The final countdown has begun for female pilot Tracey Curtis-Taylor’s flight in a restored Boeing Stearman biplane from Cape Town to the UK.
Covering more than 7 000 miles in an open cockpit aircraft over seven weeks, Curtis-Taylor is recreating the 1928 flight by English aviatrix Lady Mary Heath, the first person to fly this route, which later became the Imperial Airways route.
She will depart Cape Town on 1 November trailing a film team, making four stops in South Africa before heading to Zimbabwe, Zambia, Tanzania, Kenya, Uganda, South Sudan, Sudan, Egypt, Libya, Tunisia, Italy and France before her final touchdown at Goodwood in England on 18 December.
The other South African stops scheduled are East London, Durban’s Virginia Airport and Pretoria’s Wonderboom Airport. All told she will fly more than 7 000 miles in about 35 separate legs in her Stearman, named “Spirit of Artemis.”
The Boeing Stearman was built in 1942 and was purchased by Curtis-Taylor last year. It was restored by Awald Gritsch of 3G Classic Aviation in Hungary. Gritsch and the support team are accompanying the flight in a Cessna Caravan, which will land ahead of the Stearman and prepare for its arrival at each stop.
The aircraft arrived in the port of Cape Town from Austria, via Hamburg in Germany, last week and is in the process of being re-assembled prior to departure from Cape Town International Airport.
Given the tight scheduled required to meet the conditions of the various aviation permits and overflight permissions, the first hurdle of importing the aircraft into south Africa was not without its own problems.
The container load sheet noted the contents as a Boeing, resulting in the Customs officials thinking it contained Boeing airliner spare parts and wanting to charge hundreds of Rands in VAT and other duties. Luckily, the local agent made a few phone calls and the confusion was cleared up at the last moment.
“Customs have been amazing. I can’t speak highly enough of all of them, how they handled it. Once they knew what was at stake and our schedule and the scale of the undertaking, everybody has done everything to help us. So it’s been terrific,” Curtis-Taylor said.
The Stearman was in perfect condition when unpacked, having hardly moved an inch. It is in the process of being assembled at the ExecuJet hangars at Cape Town International airport and the first test flight is expected within the next two days.
Curtis-Taylor will be facing numerous challenges. With an endurance of between 4.5 to 5 hours, she will be flying exposed to the elements in a cramped cockpit at low altitudes. “It’s exhausting, frankly,” she said. “I’m sure I’ll get thrown around a lot.”
Besides weather, another issue to contend with is the bureaucracy and security situation in the areas through which the aircraft will be flying. “There is uncertainty and I have fears about that,” Curtis-Taylor said. “But,” she continued, “that’s not going to stop us. You have to press on and do these things. Life should be about great projects and passion. This is a culmination of a lot of things for me really. I am determined to do it.”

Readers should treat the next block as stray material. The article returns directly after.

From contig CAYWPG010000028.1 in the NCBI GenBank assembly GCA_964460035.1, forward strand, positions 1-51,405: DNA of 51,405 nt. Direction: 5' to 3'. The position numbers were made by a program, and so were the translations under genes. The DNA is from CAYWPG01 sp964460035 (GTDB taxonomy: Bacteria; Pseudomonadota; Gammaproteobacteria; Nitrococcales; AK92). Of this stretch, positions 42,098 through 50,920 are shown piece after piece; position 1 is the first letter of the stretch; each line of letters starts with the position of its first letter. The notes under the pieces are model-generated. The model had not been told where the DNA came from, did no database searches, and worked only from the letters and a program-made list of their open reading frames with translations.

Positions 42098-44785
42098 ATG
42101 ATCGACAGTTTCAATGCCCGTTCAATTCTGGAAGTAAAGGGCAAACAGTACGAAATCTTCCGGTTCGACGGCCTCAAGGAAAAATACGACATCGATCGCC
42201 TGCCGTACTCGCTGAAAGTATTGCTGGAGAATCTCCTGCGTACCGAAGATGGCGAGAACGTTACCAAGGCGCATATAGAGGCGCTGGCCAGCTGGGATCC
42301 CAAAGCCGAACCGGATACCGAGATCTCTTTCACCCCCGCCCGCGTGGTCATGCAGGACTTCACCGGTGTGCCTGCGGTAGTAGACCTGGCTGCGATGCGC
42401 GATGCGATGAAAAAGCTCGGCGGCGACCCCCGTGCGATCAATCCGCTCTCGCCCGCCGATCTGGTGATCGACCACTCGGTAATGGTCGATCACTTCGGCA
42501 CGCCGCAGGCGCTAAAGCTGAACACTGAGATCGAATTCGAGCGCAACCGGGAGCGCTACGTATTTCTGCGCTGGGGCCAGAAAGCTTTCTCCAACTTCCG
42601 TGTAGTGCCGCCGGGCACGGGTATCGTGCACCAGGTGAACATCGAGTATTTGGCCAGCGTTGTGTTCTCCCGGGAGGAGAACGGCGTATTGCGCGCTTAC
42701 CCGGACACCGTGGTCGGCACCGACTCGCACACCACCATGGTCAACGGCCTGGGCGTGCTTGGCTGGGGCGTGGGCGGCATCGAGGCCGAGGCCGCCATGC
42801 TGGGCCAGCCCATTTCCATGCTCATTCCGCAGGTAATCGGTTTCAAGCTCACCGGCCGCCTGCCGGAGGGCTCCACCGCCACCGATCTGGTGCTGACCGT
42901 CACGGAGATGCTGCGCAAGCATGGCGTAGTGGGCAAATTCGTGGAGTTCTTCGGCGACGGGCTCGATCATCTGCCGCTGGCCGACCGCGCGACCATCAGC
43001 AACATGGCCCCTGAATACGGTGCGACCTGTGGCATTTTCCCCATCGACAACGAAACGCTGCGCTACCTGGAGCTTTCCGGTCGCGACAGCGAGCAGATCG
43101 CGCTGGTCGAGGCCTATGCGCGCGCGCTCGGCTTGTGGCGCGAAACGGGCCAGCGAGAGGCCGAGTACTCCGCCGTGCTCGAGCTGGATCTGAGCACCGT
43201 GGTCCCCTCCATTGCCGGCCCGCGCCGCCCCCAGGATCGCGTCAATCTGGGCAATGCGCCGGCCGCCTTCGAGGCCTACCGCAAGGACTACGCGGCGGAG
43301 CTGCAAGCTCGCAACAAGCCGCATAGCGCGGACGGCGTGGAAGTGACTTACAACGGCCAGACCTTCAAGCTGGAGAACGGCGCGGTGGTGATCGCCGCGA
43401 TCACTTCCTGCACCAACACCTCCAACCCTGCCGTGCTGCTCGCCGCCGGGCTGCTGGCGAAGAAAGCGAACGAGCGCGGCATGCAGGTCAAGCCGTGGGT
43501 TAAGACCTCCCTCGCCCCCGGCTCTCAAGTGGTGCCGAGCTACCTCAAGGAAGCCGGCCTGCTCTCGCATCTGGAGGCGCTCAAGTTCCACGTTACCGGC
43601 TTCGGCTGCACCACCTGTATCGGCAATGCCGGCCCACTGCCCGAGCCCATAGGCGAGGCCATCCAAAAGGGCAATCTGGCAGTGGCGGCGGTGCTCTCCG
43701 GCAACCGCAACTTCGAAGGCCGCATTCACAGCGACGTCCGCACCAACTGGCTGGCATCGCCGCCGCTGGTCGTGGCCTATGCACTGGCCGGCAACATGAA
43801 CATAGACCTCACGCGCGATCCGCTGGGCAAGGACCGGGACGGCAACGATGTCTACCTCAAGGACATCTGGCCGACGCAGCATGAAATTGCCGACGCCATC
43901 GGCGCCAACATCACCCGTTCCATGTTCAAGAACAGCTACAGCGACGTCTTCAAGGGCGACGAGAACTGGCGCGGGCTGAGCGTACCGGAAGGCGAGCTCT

Speaking to Curtis-Taylor, her passion is obvious. So when people ask her what preparation she has done, she answers: “Nothing prepares you for flying on this scale!”
However, Curtis-Taylor is being a little modest as she is no stranger to Africa. She drove from Cape to Cairo in the early 1980’s and this is where the seed for flying across Africa in an open-cockpit biplane first germinated. Earlier this year, Curtis-Taylor accompanied an An-2 biplane on its 20 000km charity flight from Russia to South Africa down the west coast of Africa. This time, Curtis-Taylor will be following Heath’s route up east Africa.
Curtis-Taylor first heard about female aviation and Olympic sport pioneer Mary Heath five years ago and decided it was the ideal story to give historical meaning to her proposed flight, celebrating what Heath had achieved. Not only that, but Curtis-Taylor is celebrating what all the aviation pioneers accomplished.
“These people were astonishing individuals. They were fearless, I just take my hat off to them,” Curtis-Taylor said.
The Boeing Stearman was chosen because of its ruggedness, with its 300 hp Lycoming engine making for a strong, reliable combination. The only modification made to the airframe for the historic flight was fitting two auxiliary tanks on either side of the main fuel tank. With only basic instrumentation (VFR flight only), a simple radio and GPS has been fitted, but Curtis-Taylor is still required to hand-fly the aircraft all the way.
The Stearman first took to the skies in the 1930s as a military trainer aircraft and has a top speed of 95 mph with an operating ceiling of 10 000 feet and a range of 450 miles.
In the 1920’s, Mary Heath pioneered women’s athletics in Britain (setting records in the javelin and the high jump in the process) and helped introduce women’s track and field to the Olympics. Switching her attention to flying, she became the first woman in Britain to receive a commercial pilot’s licence, the first woman in the world to parachute from a plane and in 1928, the first person (male or female) to fly solo from South Africa to the UK.